Consider wheat. It has been cultivated from ancient times. It is mentioned in the writings of Ur of the Chaldees, Abraham’s hometown. Ur’s farmers grew corn, barley, wheat, millet, lentils, chick-peas, beans, garlic, onions, lettuce, turnips, cress, leeks, mustard, and cucumbers, among other things. Sesame was grown to produce oil. Their farming techniques were methodical and complex. There was a farmer’s almanac that provided information on weather, irrigation, annual flooding, and guidelines for planting and harvesting. There was information on crop rotation and letting the land lie fallow for specific periods. There was information on the ideal number of times to water the crops. For corn, there was to be a final application shortly before harvest to fatten up the ears (Harriet Crawford, Sumer and the Sumerians, p. 55). Planting began with a double plowing of the field, followed by a harrowing, raking, and pulverizing process. They had plows with seeder attachments, so that they could plow and sow simultaneously, the depth of seeding being precisely measured. The seeder plow was operated by three men, one handling the plow, one leading the oxen, and one operating the seeder.
Today wheat is grown on every continent and is the world’s most harvested crop. World trade in wheat is larger than all other crops combined. In 2016, 27 billion bushels of wheat were grown worldwide. “If you put all that wheat in school buses and lined them up end to end, they would wrap around the Earth’s equator almost 10 times!” One state in America, Kansas, grows enough wheat annually to bake 36 billion loaves of bread.
There are six basic types of wheat, but cross-breeding has produced 30,000 varieties.
Wheat can be grown from sea level up to about 12,000 feet.
There are two general types of wheat: spring and winter. Spring wheat is planted in the spring and harvested in summer, and winter wheat is planted in the fall and harvested in the spring.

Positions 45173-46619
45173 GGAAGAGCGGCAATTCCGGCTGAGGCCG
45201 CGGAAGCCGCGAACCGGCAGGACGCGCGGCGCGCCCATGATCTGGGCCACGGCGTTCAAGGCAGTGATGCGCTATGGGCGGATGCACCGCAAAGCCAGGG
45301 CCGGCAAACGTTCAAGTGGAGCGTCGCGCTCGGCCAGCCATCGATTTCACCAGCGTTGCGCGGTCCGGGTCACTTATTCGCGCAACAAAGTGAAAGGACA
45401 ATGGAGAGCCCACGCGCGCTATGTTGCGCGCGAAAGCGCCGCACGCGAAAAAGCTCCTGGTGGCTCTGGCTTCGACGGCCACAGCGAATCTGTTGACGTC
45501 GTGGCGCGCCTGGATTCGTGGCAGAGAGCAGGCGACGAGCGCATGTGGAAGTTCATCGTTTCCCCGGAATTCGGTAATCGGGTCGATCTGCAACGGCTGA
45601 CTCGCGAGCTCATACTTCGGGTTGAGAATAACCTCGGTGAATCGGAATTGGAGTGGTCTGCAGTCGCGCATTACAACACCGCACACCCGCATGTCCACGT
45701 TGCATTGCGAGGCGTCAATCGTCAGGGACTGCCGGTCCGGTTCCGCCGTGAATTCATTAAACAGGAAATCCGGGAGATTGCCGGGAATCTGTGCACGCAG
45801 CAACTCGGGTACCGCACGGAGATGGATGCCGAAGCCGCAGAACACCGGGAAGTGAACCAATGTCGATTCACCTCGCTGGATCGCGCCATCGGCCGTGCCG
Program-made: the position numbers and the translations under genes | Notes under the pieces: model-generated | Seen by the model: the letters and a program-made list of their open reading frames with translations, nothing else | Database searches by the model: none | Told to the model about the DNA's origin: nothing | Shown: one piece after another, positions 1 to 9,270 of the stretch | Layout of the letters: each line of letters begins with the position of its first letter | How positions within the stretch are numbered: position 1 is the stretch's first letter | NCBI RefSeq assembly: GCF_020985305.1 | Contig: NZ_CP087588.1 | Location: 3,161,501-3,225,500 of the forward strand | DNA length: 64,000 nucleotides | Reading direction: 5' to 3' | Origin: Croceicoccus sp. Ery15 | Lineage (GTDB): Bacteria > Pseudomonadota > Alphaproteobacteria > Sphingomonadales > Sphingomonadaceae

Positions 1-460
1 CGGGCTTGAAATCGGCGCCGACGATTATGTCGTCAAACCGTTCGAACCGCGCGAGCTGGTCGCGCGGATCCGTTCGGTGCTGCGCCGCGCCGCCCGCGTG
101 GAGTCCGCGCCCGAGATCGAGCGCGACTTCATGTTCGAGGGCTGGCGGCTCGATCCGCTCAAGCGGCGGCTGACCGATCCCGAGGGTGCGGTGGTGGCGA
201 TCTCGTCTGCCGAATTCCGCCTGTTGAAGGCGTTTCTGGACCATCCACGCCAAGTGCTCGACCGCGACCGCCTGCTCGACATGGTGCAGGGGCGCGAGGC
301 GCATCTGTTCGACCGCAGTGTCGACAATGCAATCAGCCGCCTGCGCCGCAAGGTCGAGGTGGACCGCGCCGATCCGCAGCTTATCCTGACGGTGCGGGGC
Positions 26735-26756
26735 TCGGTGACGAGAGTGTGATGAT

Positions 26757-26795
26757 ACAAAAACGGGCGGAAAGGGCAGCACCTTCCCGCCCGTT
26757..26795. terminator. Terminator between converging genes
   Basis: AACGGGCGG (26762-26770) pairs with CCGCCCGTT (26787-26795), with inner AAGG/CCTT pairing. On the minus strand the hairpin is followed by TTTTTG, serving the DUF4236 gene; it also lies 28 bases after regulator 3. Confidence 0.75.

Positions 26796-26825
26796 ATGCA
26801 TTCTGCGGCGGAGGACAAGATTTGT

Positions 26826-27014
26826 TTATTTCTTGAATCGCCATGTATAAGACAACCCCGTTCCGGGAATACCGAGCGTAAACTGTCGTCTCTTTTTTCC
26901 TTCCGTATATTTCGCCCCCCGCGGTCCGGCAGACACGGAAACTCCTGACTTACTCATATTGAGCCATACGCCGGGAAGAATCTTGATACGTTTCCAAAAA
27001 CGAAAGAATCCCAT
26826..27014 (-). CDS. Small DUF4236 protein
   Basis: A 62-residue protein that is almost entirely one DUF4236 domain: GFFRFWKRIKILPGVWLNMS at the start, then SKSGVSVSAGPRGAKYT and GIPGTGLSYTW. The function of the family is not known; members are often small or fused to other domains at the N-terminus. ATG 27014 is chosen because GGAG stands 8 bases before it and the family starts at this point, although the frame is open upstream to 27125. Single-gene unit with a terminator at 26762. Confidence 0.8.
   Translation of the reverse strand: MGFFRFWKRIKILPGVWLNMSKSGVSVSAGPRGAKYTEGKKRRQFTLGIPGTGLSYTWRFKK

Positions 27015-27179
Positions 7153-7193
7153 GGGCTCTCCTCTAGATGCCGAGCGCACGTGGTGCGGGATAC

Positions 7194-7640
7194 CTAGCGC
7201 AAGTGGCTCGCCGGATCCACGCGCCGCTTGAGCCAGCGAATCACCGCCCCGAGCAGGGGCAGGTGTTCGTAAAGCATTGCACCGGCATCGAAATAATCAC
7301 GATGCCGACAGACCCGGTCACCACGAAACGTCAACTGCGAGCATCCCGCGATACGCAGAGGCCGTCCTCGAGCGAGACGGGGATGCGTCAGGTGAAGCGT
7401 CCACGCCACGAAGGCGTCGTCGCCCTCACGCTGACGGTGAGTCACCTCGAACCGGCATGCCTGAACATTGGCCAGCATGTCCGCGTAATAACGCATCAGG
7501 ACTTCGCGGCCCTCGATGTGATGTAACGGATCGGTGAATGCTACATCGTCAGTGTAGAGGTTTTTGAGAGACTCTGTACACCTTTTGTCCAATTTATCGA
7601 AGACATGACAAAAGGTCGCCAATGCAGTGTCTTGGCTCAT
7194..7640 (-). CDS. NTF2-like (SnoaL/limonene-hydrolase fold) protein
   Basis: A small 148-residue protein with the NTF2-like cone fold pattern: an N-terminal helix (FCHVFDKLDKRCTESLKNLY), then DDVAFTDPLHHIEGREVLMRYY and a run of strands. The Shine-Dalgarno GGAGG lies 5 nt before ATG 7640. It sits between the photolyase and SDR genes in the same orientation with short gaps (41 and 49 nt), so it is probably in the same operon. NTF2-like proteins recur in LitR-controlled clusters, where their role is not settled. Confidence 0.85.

God’s Word uses wheat to illustrate the blessing of Christ’s kingdom.
“And the floors shall be full of wheat, and the fats shall overflow with wine and oil” (Joel 2:24).
The Hebrew word for wheat here is “bar,” which is a general word for grain that is winnowed. The normal Hebrew word for wheat is “chittah” and for barley is “sehorah.”
One stalk of wheat typically produces 50 kernels or seeds, thus multiplying itself 50 times in one generation.
One bushel of wheat (60 pounds) contains approximately one million individual kernels.
To plant an acre of wheat requires 40 pounds of seed, which produces about 3600 pounds (60 bushels).
One bushel of wheat produces about 90 one-pound loaves of whole wheat bread, 42 pounds of pasta (about 210 servings of spaghetti), or 45 boxes of wheat flake cereal. One semi-truck load of wheat produces about 42,000 loaves of bread. A family of four could live 10 years from the bread produced by one acre of wheat.
The kernel of the wheat consists of three parts: bran (outer layer, about 14% of the kernel), endosperm (nutritive matter used for development of the embryo, 83% of the kernel), and germ (embryo, about 2.5% of the kernel). Whole wheat flour is made by grinding whole kernels. White flour is made by grinding only the endosperm and thus contains less minerals, vitamins, and fibers. The germ is usually separated because it contains fat that “limits the ability of flours to keep for a longer period of time.”
More foods are made from wheat than any other cereal grain. It is used for bread, pasta, cookies, cakes, breakfast cereals, and fermented beverages.
Many other things are made from wheat, including paper, plastic, furniture, hair conditioners, glue, textiles, lotions, medical swabs, and charcoal. Ethanol produced from wheat is used as a bio-fuel.
“O LORD, how manifold are thy works! in wisdom hast thou made them all: the earth is full of thy riches” (Psalm 104:24).
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